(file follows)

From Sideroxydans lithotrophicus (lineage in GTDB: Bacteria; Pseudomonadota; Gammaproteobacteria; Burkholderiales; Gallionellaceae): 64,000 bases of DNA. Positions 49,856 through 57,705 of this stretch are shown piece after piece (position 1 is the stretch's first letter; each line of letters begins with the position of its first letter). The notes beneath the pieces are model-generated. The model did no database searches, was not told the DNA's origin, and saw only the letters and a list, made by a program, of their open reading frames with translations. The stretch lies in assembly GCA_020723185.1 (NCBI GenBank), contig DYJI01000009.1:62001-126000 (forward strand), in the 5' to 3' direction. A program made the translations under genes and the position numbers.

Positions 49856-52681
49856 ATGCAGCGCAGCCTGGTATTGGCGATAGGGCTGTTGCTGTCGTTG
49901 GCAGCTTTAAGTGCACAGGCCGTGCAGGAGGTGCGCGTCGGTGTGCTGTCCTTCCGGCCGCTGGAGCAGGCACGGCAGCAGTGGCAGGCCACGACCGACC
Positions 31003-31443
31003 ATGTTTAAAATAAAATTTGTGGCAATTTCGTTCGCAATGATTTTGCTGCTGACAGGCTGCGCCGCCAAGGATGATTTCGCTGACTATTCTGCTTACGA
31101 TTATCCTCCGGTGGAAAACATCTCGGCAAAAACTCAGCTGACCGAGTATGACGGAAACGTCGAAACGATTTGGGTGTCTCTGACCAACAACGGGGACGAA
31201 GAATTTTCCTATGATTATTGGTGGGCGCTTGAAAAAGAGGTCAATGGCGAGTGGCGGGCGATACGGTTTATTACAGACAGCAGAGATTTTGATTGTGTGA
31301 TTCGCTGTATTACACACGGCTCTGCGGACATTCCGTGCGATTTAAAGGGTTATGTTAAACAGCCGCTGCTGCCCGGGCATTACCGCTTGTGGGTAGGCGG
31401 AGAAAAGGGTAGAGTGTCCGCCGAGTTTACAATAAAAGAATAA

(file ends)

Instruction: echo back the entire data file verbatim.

From Sideroxydans lithotrophicus (lineage in GTDB: Bacteria; Pseudomonadota; Gammaproteobacteria; Burkholderiales; Gallionellaceae): 64,000 bases of DNA. Positions 49,856 through 57,705 of this stretch are shown piece after piece (position 1 is the stretch's first letter; each line of letters begins with the position of its first letter). The notes beneath the pieces are model-generated. The model did no database searches, was not told the DNA's origin, and saw only the letters and a list, made by a program, of their open reading frames with translations. The stretch lies in assembly GCA_020723185.1 (NCBI GenBank), contig DYJI01000009.1:62001-126000 (forward strand), in the 5' to 3' direction. A program made the translations under genes and the position numbers.

Positions 49856-52681
49856 ATGCAGCGCAGCCTGGTATTGGCGATAGGGCTGTTGCTGTCGTTG
49901 GCAGCTTTAAGTGCACAGGCCGTGCAGGAGGTGCGCGTCGGTGTGCTGTCCTTCCGGCCGCTGGAGCAGGCACGGCAGCAGTGGCAGGCCACGACCGACC
Positions 31003-31443
31003 ATGTTTAAAATAAAATTTGTGGCAATTTCGTTCGCAATGATTTTGCTGCTGACAGGCTGCGCCGCCAAGGATGATTTCGCTGACTATTCTGCTTACGA
31101 TTATCCTCCGGTGGAAAACATCTCGGCAAAAACTCAGCTGACCGAGTATGACGGAAACGTCGAAACGATTTGGGTGTCTCTGACCAACAACGGGGACGAA
31201 GAATTTTCCTATGATTATTGGTGGGCGCTTGAAAAAGAGGTCAATGGCGAGTGGCGGGCGATACGGTTTATTACAGACAGCAGAGATTTTGATTGTGTGA
31301 TTCGCTGTATTACACACGGCTCTGCGGACATTCCGTGCGATTTAAAGGGTTATGTTAAACAGCCGCTGCTGCCCGGGCATTACCGCTTGTGGGTAGGCGG
31401 AGAAAAGGGTAGAGTGTCCGCCGAGTTTACAATAAAAGAATAA